Burnley manager Sean Dyche has commended his side for their "solid" start to life back in the Premier League – but insists their hard work must be maintained to preserve their top-flight status.
The Clarets have amassed a respectable 17 points – the same tally they had at this stage during their first Premier League campaign – and seem generally more difficult to beat than ever.
Impressive wins over the likes of Liverpool, Watford and Everton suggest Burnley are capable of performing to the requisite level on which successful survival bids are forged.
Clarets boss hails "solid" start to the season
And Dyche echoed those sentiments, admitting that, while "the journey is through a whole season," the Clarets have "certainly had a solid start to the season, particularly at home which is well documented."
The Burnley boss added that his side "are going along steadily" and "have proved people wrong in this early part of the season," and that, while the fixtures hurtle through December, Dyche believes "it is so early in the Premier League," noting that "there is still a lot more football to be played."
Their form at Turf Moor has been vital in an encouraging start – with Dyche stating "there is no getting too carried away with what we’ve done so far" – but, equally he says, "we have to find a balance and say it’s a solid start."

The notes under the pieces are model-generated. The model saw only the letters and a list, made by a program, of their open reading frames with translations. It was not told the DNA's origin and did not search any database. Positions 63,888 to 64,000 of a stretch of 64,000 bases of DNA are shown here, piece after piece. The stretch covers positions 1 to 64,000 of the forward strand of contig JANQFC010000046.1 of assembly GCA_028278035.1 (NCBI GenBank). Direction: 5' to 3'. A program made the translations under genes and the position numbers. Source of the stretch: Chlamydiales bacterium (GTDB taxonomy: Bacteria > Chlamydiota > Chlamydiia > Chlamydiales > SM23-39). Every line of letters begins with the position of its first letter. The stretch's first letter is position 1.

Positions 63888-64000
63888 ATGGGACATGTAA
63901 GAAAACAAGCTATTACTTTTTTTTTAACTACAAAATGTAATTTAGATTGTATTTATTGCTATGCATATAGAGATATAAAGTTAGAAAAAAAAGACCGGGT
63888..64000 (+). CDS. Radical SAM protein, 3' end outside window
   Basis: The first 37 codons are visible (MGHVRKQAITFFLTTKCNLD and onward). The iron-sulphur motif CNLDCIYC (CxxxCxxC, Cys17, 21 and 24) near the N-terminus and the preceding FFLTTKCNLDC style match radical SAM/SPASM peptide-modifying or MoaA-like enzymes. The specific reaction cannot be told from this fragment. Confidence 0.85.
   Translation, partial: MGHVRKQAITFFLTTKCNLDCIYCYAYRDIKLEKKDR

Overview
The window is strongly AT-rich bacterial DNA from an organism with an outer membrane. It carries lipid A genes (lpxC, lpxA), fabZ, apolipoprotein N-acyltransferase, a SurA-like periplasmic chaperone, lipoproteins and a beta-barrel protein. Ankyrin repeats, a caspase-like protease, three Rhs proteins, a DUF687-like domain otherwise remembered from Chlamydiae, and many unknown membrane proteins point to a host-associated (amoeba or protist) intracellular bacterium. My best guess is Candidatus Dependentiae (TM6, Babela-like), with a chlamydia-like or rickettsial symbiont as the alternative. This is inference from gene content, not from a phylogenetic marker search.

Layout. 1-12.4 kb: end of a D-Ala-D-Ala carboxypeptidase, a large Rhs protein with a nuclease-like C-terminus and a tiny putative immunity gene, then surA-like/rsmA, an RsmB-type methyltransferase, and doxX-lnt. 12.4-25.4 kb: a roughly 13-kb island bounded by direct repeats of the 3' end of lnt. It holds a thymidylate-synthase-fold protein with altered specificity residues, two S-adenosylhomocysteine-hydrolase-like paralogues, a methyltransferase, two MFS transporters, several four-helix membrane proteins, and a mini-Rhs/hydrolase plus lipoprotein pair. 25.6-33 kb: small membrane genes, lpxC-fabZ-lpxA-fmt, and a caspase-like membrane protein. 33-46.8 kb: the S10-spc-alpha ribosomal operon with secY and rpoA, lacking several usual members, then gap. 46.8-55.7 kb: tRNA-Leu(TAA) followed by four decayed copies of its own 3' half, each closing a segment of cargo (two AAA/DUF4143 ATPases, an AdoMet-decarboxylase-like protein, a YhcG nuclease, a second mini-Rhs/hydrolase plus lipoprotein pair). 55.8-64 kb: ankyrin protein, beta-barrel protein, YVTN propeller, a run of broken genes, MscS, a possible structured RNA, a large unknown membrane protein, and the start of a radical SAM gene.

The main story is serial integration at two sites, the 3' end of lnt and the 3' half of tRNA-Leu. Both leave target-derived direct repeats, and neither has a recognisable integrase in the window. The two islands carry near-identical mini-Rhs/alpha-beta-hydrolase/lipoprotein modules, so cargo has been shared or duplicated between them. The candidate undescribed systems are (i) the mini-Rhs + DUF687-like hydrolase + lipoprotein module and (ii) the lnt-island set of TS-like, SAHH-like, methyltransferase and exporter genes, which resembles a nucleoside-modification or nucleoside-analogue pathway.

But Dyche added "that’s what you’d hope for after we what we learned the last time around."
'The fans see a team that gives every inch of their lives'
Speaking specifically on Burnley’s worrying away form – with just one point earned from six attempts on the road this season – the Turf Moor chief remarked that "it’s tough winning games, going away is a different thing," noting "the mentality, the belief in how you play, the security of the home feel, all change."
Dyche also lauded the club’s devoted following for their continued support, observing "our fans have been terrific with us, they understand the challenge but stay with us, no matter what," and continued: "I think the fans see a team that gives every inch of their lives every week to win a game."
"That’s a powerful thing" which has "to be enjoyed in this modern era," Dyche added.